A few council members threw around the 'L' word -- layoffs -- as a possibility.
By ROGER G. SMITH
CITY HALL REPORTER
YOUNGSTOWN -- Dropping revenue and a 25-percent health-insurance increase are among reasons why city officials will prepare the 2002 budget differently.
"Everybody needs to be aware it's going to be a tight year," Finance Director Barbara Burtner told city council's finance committee Wednesday. "2002 is going to be tighter than 2001."
Her department is closing the books on last year's finances and doesn't yet know where the city stands.
Evidence suggests the situation isn't good.
How it was: The trend all last year showed tax revenue failing to meet even conservative projections. In 2002, raises for most unionized city workers and a 25-percent health-insurance increase -- an additional $1.3 million in costs -- adds to the predicted budget woe.
"We haven't had a crunch year like this in the last four years," Burtner said.
Usually department heads make their case for how much money they want.
Instead, this year Burtner will figure out how much 4-percent and 30-cent-per-hour raises for most workers will cost. Then she'll add in the higher insurance costs, which jump from $5.1 million to $6.4 million.
Once all the costs are known, departments will be given the list and a chunk of money. Departments will propose how to spend the money left over after wages and benefits are covered.
"They'll all have to share in the increased costs," said Mayor George M. McKelvey.
Chairman's request: James E. Fortune Sr., D-6th, finance chairman, asked that council be briefed on the city's financial status before departments submit their proposals. Burtner said she would.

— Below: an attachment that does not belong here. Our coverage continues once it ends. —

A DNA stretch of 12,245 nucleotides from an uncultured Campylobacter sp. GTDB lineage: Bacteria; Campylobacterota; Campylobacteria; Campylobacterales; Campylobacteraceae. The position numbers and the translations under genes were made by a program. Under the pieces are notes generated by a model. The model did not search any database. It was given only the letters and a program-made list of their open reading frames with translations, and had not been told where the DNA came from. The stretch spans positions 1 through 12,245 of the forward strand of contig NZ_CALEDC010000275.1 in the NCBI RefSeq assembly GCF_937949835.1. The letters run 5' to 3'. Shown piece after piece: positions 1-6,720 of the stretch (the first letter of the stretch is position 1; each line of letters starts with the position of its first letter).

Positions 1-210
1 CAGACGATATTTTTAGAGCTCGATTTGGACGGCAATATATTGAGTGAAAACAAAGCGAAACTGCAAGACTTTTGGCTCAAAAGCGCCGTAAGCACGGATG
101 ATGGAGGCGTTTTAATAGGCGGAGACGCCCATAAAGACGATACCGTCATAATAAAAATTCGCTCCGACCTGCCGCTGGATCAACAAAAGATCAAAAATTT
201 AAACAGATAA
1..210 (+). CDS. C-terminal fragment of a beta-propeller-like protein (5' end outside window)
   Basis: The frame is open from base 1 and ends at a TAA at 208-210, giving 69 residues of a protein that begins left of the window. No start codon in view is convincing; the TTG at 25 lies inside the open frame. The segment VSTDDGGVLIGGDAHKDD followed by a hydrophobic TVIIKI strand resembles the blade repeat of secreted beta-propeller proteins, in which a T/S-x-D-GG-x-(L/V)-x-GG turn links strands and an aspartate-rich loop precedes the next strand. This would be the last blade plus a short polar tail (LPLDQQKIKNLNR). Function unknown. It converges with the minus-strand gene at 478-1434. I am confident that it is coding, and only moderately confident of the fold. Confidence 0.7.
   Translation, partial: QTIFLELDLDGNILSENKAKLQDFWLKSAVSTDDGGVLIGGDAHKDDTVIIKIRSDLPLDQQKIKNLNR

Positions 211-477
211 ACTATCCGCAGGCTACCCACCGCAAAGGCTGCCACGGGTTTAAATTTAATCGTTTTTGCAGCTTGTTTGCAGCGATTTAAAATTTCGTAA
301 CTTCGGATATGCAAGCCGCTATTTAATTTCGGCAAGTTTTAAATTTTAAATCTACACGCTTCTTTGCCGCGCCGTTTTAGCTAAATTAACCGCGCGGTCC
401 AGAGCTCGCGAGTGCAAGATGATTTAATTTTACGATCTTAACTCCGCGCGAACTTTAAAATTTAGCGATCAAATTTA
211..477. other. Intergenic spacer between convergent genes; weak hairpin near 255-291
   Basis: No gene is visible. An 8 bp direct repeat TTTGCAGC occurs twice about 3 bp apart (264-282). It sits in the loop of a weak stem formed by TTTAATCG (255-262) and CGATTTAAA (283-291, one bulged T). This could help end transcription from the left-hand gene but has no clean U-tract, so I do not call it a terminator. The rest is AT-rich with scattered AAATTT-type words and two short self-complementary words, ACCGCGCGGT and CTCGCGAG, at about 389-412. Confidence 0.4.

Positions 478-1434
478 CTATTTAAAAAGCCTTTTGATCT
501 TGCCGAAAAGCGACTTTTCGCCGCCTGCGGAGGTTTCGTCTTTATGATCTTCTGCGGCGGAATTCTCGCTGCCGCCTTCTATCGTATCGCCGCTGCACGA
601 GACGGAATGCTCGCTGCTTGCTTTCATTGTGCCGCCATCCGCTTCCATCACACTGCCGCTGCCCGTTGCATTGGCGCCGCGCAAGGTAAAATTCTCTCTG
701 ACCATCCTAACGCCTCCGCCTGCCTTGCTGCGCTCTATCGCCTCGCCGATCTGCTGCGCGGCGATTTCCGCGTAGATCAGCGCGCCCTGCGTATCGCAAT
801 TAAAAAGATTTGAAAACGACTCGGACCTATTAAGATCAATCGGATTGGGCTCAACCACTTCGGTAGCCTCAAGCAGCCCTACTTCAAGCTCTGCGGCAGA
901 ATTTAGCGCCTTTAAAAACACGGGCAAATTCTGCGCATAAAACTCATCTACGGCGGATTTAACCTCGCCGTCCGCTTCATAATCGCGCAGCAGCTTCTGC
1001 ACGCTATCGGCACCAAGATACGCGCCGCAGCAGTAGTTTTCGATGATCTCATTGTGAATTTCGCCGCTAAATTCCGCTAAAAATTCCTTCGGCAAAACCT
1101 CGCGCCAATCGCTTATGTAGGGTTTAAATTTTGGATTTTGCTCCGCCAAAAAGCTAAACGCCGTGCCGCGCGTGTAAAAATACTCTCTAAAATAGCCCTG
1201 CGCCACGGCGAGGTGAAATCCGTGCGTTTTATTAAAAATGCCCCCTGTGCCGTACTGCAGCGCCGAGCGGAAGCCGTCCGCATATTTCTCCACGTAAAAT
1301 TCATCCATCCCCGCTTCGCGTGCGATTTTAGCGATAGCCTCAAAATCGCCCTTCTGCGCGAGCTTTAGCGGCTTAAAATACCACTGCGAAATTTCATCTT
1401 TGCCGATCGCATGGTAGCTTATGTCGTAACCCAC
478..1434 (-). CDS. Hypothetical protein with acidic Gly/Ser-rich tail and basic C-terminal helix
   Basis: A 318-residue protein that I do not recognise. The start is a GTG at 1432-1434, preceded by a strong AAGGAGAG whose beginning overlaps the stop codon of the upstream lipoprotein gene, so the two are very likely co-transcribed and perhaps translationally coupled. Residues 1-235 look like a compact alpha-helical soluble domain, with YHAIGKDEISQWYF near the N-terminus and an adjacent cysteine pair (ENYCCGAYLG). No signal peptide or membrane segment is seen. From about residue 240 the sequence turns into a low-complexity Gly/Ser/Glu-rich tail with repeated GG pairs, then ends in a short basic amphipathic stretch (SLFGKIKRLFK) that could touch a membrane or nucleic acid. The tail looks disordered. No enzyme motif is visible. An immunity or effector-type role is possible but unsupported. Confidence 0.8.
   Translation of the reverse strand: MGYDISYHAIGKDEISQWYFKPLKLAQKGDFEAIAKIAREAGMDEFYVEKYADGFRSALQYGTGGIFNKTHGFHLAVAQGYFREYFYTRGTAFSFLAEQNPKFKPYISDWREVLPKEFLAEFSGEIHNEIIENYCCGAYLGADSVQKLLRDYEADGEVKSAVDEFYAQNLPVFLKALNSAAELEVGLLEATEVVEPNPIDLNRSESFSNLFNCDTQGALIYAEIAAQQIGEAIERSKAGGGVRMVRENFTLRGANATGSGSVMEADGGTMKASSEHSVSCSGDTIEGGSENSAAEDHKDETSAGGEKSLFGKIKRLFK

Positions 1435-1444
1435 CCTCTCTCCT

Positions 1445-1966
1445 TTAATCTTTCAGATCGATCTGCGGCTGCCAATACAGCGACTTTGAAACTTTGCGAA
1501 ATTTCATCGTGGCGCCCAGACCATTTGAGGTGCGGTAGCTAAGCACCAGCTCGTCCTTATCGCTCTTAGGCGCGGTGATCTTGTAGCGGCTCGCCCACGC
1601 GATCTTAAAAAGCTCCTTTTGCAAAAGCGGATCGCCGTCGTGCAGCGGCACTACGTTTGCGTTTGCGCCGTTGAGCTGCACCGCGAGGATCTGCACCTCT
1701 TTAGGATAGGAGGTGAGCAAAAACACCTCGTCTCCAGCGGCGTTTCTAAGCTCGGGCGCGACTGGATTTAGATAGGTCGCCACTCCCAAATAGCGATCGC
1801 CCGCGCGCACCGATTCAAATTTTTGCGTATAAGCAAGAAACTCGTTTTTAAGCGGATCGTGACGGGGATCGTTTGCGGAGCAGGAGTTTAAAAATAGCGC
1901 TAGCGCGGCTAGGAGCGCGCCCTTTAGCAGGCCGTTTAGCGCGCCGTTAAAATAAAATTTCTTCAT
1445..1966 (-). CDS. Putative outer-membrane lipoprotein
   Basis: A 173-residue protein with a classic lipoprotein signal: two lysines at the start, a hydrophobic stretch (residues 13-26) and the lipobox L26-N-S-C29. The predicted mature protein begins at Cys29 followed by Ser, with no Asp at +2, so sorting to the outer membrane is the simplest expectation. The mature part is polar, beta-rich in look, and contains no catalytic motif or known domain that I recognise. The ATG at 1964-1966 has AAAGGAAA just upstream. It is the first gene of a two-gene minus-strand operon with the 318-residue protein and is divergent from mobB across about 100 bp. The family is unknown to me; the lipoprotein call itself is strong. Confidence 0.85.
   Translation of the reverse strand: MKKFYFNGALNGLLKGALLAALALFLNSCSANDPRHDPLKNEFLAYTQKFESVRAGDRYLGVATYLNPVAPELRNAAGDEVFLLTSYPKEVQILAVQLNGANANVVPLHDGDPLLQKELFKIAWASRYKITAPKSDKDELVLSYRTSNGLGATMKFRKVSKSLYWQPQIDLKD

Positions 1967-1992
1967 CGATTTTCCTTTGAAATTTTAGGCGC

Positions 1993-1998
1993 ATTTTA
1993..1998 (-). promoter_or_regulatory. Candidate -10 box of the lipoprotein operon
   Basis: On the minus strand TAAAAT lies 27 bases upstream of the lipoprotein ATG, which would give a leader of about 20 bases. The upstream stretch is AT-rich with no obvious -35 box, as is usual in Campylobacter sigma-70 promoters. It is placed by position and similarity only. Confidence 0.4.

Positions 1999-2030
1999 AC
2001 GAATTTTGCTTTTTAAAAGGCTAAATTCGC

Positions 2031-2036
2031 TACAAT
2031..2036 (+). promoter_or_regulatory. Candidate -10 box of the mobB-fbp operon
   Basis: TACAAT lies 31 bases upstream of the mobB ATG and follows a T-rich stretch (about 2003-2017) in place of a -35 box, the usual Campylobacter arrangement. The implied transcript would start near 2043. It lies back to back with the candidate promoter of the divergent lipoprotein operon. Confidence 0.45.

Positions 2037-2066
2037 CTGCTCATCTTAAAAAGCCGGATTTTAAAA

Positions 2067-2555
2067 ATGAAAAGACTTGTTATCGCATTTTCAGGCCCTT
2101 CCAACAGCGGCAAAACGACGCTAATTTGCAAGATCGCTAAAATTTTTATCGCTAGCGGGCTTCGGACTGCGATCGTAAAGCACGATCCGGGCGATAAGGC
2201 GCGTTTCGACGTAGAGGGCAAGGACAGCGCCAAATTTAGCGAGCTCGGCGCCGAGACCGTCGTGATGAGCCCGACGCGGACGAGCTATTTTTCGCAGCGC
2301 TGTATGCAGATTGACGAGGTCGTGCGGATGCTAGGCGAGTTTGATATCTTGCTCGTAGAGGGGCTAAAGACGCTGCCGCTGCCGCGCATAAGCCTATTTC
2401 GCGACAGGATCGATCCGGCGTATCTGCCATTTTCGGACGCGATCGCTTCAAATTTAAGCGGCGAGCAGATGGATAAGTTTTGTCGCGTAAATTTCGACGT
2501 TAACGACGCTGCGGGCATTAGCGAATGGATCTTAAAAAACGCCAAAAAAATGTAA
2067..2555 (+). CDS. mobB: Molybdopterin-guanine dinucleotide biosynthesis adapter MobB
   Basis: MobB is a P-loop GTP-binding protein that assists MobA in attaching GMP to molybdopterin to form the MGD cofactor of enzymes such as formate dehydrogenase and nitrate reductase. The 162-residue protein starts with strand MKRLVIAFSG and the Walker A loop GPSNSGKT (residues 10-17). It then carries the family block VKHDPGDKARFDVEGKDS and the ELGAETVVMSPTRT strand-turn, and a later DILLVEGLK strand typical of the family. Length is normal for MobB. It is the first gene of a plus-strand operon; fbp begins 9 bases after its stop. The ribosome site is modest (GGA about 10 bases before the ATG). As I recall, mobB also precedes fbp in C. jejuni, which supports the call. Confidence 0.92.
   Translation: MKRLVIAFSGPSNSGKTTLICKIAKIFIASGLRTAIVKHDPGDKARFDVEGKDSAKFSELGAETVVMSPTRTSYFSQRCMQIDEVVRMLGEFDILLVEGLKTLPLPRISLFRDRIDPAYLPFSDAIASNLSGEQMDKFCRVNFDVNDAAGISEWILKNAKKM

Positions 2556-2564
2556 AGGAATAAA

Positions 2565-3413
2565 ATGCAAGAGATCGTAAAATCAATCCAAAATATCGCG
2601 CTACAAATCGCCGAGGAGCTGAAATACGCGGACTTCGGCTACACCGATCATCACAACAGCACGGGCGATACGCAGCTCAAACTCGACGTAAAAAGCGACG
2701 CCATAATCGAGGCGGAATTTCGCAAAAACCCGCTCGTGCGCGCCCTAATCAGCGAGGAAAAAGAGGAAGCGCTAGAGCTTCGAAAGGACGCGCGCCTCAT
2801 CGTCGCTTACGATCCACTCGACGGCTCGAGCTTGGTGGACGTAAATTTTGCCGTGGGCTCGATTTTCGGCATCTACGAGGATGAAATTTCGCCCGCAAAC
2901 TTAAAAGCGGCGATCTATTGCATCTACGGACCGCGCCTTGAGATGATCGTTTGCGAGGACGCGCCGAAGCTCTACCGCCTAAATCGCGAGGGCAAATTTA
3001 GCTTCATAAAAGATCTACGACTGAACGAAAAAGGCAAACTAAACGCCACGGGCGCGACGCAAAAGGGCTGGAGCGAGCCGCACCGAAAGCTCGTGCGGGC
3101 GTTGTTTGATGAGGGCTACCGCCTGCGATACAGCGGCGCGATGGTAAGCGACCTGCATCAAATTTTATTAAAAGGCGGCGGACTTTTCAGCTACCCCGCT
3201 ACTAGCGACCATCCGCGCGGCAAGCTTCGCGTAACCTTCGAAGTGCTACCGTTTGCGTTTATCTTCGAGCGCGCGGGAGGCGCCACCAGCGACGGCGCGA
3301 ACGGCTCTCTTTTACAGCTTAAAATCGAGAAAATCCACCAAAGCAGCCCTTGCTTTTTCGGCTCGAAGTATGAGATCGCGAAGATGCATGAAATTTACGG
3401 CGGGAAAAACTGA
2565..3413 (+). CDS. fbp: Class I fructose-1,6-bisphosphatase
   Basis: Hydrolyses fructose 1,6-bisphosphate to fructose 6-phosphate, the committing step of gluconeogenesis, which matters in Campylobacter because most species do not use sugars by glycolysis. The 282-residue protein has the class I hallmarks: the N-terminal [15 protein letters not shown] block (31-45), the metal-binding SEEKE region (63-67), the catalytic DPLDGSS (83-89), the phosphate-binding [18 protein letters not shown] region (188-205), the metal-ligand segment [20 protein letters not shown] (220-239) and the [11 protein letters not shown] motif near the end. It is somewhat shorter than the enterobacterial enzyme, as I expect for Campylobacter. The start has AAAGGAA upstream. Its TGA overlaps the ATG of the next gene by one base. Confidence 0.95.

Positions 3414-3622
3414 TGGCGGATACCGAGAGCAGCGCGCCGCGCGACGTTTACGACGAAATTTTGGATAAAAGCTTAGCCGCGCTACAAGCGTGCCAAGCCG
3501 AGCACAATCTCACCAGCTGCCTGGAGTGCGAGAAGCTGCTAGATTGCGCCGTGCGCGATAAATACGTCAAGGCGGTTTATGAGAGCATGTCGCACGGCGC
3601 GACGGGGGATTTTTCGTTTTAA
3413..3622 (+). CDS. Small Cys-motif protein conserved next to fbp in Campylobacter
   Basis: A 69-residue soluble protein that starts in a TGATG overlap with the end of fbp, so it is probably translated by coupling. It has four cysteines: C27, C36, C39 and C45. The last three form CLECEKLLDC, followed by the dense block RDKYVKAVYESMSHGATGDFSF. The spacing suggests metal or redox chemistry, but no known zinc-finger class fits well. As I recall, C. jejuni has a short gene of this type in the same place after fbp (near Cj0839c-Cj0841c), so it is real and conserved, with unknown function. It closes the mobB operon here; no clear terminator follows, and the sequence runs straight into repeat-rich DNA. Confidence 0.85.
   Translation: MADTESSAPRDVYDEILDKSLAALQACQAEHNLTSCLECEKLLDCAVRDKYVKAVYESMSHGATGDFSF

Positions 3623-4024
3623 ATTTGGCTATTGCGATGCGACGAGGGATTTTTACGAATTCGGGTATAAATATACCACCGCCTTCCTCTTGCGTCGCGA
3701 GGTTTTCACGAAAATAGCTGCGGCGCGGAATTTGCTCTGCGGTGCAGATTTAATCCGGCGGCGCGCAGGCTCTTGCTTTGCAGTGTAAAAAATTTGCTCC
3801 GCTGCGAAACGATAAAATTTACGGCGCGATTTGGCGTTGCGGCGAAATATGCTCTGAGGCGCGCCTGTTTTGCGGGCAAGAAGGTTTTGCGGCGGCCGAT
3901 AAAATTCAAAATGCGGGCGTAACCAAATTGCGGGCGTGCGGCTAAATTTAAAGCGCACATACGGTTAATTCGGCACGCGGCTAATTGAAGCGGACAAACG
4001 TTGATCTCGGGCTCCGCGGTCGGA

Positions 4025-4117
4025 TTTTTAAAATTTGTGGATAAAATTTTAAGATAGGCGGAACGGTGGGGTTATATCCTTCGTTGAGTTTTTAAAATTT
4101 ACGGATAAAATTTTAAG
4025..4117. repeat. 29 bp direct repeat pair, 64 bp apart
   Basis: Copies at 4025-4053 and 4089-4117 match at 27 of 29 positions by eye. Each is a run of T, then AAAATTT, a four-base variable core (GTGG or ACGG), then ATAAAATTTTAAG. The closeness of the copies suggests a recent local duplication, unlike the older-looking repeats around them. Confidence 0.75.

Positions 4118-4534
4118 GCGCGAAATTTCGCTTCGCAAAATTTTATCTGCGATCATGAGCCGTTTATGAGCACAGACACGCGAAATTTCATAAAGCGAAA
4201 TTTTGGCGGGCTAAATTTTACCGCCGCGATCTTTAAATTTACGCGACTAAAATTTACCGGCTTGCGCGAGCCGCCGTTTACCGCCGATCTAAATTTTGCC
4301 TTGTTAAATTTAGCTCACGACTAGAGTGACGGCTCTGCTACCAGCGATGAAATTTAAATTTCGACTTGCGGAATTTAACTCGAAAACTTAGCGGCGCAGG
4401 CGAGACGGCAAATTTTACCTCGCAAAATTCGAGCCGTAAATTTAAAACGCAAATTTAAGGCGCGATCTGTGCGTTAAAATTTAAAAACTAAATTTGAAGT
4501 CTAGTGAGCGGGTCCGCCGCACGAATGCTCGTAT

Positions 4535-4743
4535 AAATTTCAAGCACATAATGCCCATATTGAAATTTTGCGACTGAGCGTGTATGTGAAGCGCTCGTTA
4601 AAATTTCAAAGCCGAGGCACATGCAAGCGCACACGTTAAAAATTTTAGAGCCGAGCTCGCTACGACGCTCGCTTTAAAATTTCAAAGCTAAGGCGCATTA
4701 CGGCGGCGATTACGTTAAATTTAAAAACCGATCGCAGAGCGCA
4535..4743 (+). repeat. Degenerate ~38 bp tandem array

That's not how it's usually done, but the 2002 budget is different than spending plans of the past, she said.
Burtner hopes to have the budget done by the end of February. Usually a full-year budget isn't approved until the end of March. The city is operating on a three-month budget, which is one quarter of the 2001 budget.
Why the increase? Much talk centered on why health insurance increased so much.
Just one company, Medical Mutual, bid on the contract. The city's bad claim record and prescription costs, rising by $100,000 to $500,000 in 2002, are among other factors.
"Our experience kept bidders away," said Law Director Robert Bush Jr.
Wednesday's talk had a couple of council members throwing around the "L" word -- layoffs.
Artis Gillam Sr., D-1st, suggested talking to the unions so they understand the city's financial position. The two sides might reach a compromise that way, he said.
Richard Atkinson, R-3rd, asked about increasing the amount workers pay toward health insurance.
Most workers pay something, McKelvey said, but he doesn't see the amount changing.
Could ask unions: The city is in the first year of three-year contracts. The city can ask unions about contributing more, but must offer something comparable in return, he said. He doesn't foresee any givebacks.
The city signs only one-year health insurance contracts to capture savings if a lower rate is found, which has happened the past three years, McKelvey said.
The last contract, however, there was a spike. Increasing health-care costs nationwide, rather than the city's actions, caused that, he said.
"There are intangibles we can't control," McKelvey said.
Workers should know, then, that layoffs are a possibility, Atkinson and Fortune said.
"That's going to be the bottom line," Atkinson said.